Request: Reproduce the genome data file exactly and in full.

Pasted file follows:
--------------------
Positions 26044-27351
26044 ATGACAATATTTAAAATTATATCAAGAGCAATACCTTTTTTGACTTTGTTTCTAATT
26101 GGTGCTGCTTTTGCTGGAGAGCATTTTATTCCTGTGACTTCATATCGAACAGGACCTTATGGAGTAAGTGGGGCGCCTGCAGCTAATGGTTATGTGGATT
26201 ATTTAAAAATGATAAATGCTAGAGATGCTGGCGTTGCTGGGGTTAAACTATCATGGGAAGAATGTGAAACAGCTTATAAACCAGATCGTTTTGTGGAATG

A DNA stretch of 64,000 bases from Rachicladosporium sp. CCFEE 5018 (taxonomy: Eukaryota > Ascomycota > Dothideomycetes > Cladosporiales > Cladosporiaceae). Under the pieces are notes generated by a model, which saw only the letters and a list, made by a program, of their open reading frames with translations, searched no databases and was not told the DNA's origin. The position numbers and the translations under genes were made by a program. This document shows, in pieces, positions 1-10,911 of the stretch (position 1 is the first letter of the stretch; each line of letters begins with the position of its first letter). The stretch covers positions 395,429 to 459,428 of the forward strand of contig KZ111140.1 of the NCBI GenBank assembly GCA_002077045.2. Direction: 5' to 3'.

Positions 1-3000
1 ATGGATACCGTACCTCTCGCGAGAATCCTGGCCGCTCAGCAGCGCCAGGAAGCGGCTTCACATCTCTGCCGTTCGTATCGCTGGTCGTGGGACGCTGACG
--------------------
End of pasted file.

Positions 26044-27351
26044 ATGACAATATTTAAAATTATATCAAGAGCAATACCTTTTTTGACTTTGTTTCTAATT
26101 GGTGCTGCTTTTGCTGGAGAGCATTTTATTCCTGTGACTTCATATCGAACAGGACCTTATGGAGTAAGTGGGGCGCCTGCAGCTAATGGTTATGTGGATT
26201 ATTTAAAAATGATAAATGCTAGAGATGCTGGCGTTGCTGGGGTTAAACTATCATGGGAAGAATGTGAAACAGCTTATAAACCAGATCGTTTTGTGGAATG

A DNA stretch of 64,000 bases from Rachicladosporium sp. CCFEE 5018 (taxonomy: Eukaryota > Ascomycota > Dothideomycetes > Cladosporiales > Cladosporiaceae). Under the pieces are notes generated by a model, which saw only the letters and a list, made by a program, of their open reading frames with translations, searched no databases and was not told the DNA's origin. The position numbers and the translations under genes were made by a program. This document shows, in pieces, positions 1-10,911 of the stretch (position 1 is the first letter of the stretch; each line of letters begins with the position of its first letter). The stretch covers positions 395,429 to 459,428 of the forward strand of contig KZ111140.1 of the NCBI GenBank assembly GCA_002077045.2. Direction: 5' to 3'.

Positions 1-3000
1 ATGGATACCGTACCTCTCGCGAGAATCCTGGCCGCTCAGCAGCGCCAGGAAGCGGCTTCACATCTCTGCCGTTCGTATCGCTGGTCGTGGGACGCTGACG